Cookies help us deliver our Services. By using our Services, you agree to our use of cookies. Learn More.

This Is The One Thing Shenmue's Creator Would Do Differently

"Shenmue" is one of the most beloved games ever. Released in 1999 on the Sega Dreamcast, "Shenmue" slowly but surely developed a cult following thanks to its immersive worldbuilding and storytelling. It was one of a few open-world games on the market at the time, but it remains one of the best. "Shenmue" displayed a meticulous attention to detail and an immersive day-and-night cycle that made for a living, breathing world for players to explore.

However, the game was a commercial failure on release, mostly because of poor controls, a slow-paced story, and many quality of life features, like a time skip, being absent from the game. But that didn't stop Sega from making a sequel. In 2001 "Shenmue 2" was released and garnered a similar response from players and critics. After the failure of the first two titles, it seemed like a third game would never happen.

That all changed in 2018, when a crowdfunding campaign was launched by series creator Yu Suzuki, promising a "Shenmue 3." The campaign proved to be a success, but once released, "Shenmue 3" was met with disappointment by gamers. That wasn't the end to the world of "Shenmue," though. Netflix's popular "Shenmue" anime adaption reignited interest in "Shenmue" and prompted a special event to celebrate the series in Yokosuka. Of course, fans know Yokosuka as the town in which much of "Shenmue" is based. During the celebration event, Yu Suzuki looked back on his previous work, shed some light on what he would have done differently, and detailed his plans for the future.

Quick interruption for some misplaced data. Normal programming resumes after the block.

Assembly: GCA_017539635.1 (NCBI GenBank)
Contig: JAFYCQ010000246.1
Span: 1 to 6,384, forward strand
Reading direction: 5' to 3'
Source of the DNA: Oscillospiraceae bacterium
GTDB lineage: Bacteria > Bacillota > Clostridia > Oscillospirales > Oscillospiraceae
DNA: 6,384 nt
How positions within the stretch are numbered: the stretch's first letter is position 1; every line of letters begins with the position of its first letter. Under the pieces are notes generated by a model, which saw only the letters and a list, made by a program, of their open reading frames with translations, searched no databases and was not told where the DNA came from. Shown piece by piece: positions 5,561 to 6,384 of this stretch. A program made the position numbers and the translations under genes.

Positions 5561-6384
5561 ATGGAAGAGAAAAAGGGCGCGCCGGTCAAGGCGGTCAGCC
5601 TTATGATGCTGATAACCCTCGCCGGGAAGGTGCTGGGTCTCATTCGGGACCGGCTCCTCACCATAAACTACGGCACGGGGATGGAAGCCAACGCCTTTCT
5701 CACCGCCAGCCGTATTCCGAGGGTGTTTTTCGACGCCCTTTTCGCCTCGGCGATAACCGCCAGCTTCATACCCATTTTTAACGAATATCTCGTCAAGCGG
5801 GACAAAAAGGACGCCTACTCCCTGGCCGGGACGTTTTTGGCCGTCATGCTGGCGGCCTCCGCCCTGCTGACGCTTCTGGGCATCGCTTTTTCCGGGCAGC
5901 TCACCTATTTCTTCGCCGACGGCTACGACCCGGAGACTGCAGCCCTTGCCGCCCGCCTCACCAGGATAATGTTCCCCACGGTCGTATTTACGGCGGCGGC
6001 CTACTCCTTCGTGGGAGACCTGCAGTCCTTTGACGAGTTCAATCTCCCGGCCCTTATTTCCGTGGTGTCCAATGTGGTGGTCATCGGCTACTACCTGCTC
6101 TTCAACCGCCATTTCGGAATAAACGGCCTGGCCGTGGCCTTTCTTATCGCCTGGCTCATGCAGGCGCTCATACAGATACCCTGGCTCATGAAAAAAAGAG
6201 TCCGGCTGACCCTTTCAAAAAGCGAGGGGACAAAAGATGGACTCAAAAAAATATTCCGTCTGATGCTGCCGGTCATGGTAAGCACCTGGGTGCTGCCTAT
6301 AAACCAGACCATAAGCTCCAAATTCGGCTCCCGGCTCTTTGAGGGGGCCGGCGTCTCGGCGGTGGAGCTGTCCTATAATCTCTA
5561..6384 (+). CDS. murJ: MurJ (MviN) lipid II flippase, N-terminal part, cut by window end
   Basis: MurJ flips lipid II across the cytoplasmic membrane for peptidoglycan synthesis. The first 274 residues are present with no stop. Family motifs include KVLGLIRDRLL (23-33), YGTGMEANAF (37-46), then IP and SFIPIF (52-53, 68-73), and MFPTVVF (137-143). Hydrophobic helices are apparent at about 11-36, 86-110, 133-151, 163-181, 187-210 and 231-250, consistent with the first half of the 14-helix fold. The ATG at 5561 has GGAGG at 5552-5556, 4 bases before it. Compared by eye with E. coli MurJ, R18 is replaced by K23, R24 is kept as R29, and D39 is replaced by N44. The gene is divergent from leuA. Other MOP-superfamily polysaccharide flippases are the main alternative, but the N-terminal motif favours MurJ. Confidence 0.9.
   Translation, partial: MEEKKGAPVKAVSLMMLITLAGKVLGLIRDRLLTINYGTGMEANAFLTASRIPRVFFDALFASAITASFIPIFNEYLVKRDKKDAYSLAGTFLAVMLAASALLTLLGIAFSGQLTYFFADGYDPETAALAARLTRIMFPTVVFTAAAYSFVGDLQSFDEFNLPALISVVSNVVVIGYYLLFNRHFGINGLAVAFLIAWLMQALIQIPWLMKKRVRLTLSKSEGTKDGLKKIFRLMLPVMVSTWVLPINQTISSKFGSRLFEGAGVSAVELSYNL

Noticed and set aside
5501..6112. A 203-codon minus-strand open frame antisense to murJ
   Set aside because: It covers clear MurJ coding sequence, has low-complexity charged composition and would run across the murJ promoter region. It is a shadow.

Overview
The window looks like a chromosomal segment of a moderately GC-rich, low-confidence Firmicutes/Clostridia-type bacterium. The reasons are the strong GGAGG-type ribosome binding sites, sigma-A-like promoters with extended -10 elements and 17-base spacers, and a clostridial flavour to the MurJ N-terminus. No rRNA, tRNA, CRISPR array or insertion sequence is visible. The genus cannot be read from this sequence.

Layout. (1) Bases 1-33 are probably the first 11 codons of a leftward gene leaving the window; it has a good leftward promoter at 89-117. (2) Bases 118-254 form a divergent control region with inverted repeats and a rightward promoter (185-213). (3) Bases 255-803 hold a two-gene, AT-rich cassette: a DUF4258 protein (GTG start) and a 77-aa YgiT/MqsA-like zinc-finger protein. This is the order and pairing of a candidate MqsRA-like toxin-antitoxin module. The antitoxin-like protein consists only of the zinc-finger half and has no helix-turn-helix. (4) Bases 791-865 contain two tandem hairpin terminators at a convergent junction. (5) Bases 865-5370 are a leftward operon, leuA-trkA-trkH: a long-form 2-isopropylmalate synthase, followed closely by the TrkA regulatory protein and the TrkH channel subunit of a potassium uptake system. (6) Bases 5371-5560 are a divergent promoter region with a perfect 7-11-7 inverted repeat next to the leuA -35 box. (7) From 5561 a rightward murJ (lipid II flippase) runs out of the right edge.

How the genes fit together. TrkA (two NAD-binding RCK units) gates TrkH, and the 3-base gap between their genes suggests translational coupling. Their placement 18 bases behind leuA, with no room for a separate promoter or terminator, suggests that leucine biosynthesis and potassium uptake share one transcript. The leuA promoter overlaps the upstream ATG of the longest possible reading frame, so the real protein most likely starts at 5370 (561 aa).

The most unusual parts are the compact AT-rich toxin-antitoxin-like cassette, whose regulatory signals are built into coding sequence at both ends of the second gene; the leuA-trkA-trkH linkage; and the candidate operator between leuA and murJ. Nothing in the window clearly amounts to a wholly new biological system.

Shenmue 3 alienated newcomers

On April 30th, Yu Suzuki sat down with IGN Japan and discussed "Shenmue 3" and its legacy (translated by VGC). According to Suzuki, the team created "Shenmue 3" for fans. Suzuki explained that he was aware that the title was only made possible through crowdfunding, so it had to please fans first. However, Suzuki also illustrated that this approach alienated new players, and he doesn't want that to happen again.

For the specifics of what Suzuki would have changed about "Shenmue 3," it's worth looking back on a different interview by IGN Japan last year (translated by VGC). Then, when asked what he wished he had changed about "Shenmue 3," Suzuki replied, "There are various things. Addition of quest markers, enhancement of fast travel and time skipping functions, making the user interface easier to understand." Suzuki continued by explaining that "From a business perspective, it's important to understand what people who don't know Shenmue thought of Shenmue 3." It's not hard to believe that a shift toward bringing in new players would be financially beneficial for Suzuki and his team, as catering to a niche cult audience can only get you so far.

Although there are no details on a "Shenmue 4" in development, Suzuki seems eager to create a game that pleases both fans and newcomers. And as he's previously stated, Suzuki wants a "Shenmue 4" to happen as much as everyone else.